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Original Issue


With a weekend still to go in the NCAA tournament, players have fired a record number of treys. More and more, long-range shots are the great equalizer: The teams that reached the Final Four will need to sink them, or be sunk

TEXAS TECH guard Matt Mooney made history with a shot during an Elite Eight upset of Gonzaga on March 30, though he had no idea of its significance. On a 21-footer from the top of the key with 6:53 remaining in the first half, Mooney sank the 975th made three-pointer of this year's NCAA tournament, breaking the record, set in 2018.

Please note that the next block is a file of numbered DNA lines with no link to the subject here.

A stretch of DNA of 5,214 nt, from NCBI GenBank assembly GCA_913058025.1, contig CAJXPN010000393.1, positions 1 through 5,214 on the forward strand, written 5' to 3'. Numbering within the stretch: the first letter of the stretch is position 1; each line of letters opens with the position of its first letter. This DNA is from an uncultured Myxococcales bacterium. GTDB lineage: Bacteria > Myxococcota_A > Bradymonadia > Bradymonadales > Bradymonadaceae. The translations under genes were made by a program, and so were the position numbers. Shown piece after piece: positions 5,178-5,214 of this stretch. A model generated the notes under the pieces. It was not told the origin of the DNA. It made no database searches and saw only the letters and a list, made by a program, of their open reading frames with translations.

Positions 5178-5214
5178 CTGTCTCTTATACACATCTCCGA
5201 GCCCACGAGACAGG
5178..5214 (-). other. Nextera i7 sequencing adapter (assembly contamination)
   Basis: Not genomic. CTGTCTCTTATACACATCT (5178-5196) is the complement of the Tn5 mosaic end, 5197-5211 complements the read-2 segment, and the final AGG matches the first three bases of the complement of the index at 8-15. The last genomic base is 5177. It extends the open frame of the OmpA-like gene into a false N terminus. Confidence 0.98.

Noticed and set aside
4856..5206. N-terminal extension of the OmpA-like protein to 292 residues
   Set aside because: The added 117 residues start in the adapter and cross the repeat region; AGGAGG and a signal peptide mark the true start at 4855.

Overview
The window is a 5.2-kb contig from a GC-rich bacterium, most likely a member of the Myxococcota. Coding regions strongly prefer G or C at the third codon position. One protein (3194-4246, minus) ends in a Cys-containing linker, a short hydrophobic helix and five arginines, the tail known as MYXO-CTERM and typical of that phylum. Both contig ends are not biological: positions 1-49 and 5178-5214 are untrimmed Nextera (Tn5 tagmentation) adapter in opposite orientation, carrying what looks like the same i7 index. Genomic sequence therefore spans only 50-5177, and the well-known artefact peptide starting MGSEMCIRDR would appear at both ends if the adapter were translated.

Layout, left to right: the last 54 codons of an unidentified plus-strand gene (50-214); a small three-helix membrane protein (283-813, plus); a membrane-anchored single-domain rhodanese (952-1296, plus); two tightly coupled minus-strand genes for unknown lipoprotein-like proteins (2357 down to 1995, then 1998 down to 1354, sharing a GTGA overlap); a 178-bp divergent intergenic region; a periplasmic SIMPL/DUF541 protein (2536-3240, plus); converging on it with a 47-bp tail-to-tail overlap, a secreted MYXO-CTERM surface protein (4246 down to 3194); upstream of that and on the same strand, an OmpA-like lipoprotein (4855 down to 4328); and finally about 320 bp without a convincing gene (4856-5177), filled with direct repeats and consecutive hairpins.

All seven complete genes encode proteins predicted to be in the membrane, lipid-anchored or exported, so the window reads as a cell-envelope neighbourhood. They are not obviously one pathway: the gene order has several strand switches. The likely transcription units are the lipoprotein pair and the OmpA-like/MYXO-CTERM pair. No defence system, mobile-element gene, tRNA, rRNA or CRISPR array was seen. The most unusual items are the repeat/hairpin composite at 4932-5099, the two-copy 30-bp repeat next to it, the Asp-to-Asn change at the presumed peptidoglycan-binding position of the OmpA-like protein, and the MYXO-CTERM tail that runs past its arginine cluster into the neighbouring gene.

Given that the field expanded from 64 to 68 teams in 2011, regular updates of volume records are to be expected. What is shocking: The mark came with more than 6½ games left. Through the Elite Eight, teams made 1,030 of 3,008 attempts from deep (34.2%), and the per-game numbers track with the recent uptick in threes launched in the last two NCAA tournaments. According to data compiled by Ken Pomeroy, the percentage of long-range attempts per tournament game hovered around 32 in 2014 and '15. But in '16, the number rose to 35, then cleared 38 last year. Through the first 64 games of this year's Big Dance, the average sits at 40.7%.